Is there anything better than a tall stack of light, fluffy pancakes smothered in butter and maple syrup? No. The problem is, Grandma made whipping up a batch of flapjacks appear effortless, and we've learned the hard way that producing non-gummy pancakes isn't as easy as it looks.
It may be hard, but it can be done. Just follow these six simple steps, and your friends are going to be begging you to host brunch every weekend.
Odds are, a dense pancake is caused by the dry-to-wet ratio being off. With too much flour, your pancake will never stand a chance! Sifting your flour first will help keep it from becoming too packed in the measuring cup. If that doesn't work, try replacing half a cup of all-purpose flour with half a cup of cake flour. The two differ in protein content, and the lighter cake flour can make a huge difference.
Your recipe calls for eggs, but did it ask you to beat the egg whites? If it didn't, it's a missed opportunity. Your pancakes could be light and fluffy with this one fix alone. Adjust your recipe. Mix the egg yolks in with the other wet ingredients, but beat the egg whites until stiff peaks form. Just before cooking, fold the egg whites into your batter. If you do this too far ahead of cooking, the egg whites will settle and lose their airiness.
Now that you have the perfect batter, it's time to cook up a perfect pancake. Be sure the griddle or pan is heated to 375 degrees F. A drop of water should skitter across the pan. Rub your pan with clarified butter or vegetable oil (regular butter will burn!), and pour 1/4 cup of your batter in. Be patient and let the pancake set until the edges are dry and bubbles are forming on the top of the pancake. Now you are ready to flip.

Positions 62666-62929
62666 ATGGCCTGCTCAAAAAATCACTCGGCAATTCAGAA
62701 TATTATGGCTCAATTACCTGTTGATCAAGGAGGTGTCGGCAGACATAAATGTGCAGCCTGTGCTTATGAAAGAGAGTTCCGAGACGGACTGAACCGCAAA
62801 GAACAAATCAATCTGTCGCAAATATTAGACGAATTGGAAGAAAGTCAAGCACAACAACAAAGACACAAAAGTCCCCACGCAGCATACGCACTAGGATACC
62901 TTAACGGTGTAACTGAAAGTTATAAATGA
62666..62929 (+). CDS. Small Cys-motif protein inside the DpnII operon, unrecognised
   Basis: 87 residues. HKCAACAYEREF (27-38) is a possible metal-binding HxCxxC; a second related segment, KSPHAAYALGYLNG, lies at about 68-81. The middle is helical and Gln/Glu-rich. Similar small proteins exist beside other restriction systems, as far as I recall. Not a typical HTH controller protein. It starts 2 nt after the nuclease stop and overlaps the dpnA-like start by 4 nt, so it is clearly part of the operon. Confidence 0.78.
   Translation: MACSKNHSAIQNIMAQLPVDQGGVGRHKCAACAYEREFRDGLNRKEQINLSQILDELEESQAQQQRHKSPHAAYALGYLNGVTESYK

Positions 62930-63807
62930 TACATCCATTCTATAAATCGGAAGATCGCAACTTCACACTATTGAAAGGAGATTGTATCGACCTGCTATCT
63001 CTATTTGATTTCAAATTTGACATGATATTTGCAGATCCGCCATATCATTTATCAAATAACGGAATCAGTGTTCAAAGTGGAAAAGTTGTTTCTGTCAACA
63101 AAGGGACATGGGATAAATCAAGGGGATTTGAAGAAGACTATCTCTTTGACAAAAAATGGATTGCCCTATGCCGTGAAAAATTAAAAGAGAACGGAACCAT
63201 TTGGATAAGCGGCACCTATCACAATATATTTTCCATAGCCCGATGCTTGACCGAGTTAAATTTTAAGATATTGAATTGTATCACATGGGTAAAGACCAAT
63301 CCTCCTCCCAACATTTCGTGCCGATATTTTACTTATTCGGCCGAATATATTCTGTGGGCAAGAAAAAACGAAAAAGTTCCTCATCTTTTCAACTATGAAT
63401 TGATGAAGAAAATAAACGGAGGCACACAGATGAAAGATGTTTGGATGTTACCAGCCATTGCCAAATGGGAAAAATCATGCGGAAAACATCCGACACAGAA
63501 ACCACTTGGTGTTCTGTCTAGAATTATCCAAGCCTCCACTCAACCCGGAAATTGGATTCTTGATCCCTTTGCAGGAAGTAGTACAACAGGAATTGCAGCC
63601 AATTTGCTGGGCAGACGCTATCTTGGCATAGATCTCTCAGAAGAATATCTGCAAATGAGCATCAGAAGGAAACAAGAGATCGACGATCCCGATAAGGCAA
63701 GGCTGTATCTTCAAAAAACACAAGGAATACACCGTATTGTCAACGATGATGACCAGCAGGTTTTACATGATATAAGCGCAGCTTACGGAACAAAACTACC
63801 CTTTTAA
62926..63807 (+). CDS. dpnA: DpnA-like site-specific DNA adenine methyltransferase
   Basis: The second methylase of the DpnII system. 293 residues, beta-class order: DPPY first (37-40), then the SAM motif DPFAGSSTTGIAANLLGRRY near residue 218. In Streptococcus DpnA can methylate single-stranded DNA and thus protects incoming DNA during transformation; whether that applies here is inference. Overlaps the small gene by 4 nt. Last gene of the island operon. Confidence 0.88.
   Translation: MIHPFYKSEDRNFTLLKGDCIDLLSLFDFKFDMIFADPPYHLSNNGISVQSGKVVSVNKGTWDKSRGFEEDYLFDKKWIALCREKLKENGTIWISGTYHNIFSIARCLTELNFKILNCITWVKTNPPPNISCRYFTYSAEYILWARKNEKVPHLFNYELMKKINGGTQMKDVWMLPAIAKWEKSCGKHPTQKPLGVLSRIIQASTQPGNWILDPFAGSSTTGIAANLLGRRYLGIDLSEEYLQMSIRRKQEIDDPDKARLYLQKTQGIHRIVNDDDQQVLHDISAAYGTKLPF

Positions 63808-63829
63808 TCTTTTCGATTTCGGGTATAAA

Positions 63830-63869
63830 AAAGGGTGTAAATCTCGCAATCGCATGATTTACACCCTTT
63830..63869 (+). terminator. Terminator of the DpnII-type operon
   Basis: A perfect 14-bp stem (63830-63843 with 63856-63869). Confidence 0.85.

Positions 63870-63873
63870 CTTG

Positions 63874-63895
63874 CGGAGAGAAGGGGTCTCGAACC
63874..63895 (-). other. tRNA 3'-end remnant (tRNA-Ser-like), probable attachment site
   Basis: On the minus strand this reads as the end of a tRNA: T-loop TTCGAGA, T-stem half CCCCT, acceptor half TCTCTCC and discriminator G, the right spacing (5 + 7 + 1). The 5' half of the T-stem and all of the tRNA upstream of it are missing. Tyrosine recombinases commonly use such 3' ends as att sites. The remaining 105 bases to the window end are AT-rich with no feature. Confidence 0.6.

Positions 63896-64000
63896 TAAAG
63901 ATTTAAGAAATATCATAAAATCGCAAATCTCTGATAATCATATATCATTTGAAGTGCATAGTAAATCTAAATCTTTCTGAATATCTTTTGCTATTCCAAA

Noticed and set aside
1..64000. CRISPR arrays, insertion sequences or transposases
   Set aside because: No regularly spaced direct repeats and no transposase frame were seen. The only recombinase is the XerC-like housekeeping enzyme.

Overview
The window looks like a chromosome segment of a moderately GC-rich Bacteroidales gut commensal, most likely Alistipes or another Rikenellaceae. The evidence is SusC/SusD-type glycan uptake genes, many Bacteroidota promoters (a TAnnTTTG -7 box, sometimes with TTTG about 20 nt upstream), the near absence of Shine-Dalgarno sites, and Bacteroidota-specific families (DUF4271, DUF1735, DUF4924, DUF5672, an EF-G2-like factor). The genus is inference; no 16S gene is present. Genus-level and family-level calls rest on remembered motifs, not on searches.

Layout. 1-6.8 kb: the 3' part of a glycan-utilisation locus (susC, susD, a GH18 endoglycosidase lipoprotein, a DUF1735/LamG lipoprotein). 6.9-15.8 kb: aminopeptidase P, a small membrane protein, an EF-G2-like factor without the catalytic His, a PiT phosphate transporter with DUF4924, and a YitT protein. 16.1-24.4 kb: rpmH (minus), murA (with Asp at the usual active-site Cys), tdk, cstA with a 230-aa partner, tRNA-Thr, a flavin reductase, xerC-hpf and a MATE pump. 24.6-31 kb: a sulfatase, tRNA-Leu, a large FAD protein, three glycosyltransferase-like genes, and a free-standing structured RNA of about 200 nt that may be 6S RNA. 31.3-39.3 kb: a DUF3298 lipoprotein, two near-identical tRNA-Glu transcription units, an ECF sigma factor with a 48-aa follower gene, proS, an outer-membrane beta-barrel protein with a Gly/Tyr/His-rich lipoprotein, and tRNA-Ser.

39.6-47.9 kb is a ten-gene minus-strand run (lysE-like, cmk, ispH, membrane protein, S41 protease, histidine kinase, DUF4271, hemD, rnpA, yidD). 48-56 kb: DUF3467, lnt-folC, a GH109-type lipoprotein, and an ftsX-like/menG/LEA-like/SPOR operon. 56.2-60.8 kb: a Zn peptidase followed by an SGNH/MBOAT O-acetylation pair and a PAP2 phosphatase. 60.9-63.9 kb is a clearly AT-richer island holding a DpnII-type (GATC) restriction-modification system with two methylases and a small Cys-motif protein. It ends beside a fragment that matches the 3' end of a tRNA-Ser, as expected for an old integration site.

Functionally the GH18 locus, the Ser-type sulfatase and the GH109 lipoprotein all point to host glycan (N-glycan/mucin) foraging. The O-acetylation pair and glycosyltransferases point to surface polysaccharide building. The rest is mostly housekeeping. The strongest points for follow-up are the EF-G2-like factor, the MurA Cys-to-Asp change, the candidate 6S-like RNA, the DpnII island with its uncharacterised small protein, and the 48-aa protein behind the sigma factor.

Pancakes do not need to be pan-seared. You put all that work into a fluffy pancake, but many people undo that work with one step. Pressing down on top of the flipped pancake will not make it cook any more quickly and will remove all the air from the inside. The pancake will cook perfectly well without being pressed. In just 1 – 2 minutes, the pancake will be perfect and ready to eat.
Pancakes are perfect when they're fresh. They should be served as they come off the pan. If you have a griddle, this is easier, as you can cook 6 at a time. If you absolutely must, keep the pancakes warm in a 200 degree F oven; but if you can, serve them as soon as they are ready.
Your family deserves the exceptional taste of real maple syrup. Its taste has no equal, and your pancake won't be perfect without it.
A version of this article was originally published in January 2014.
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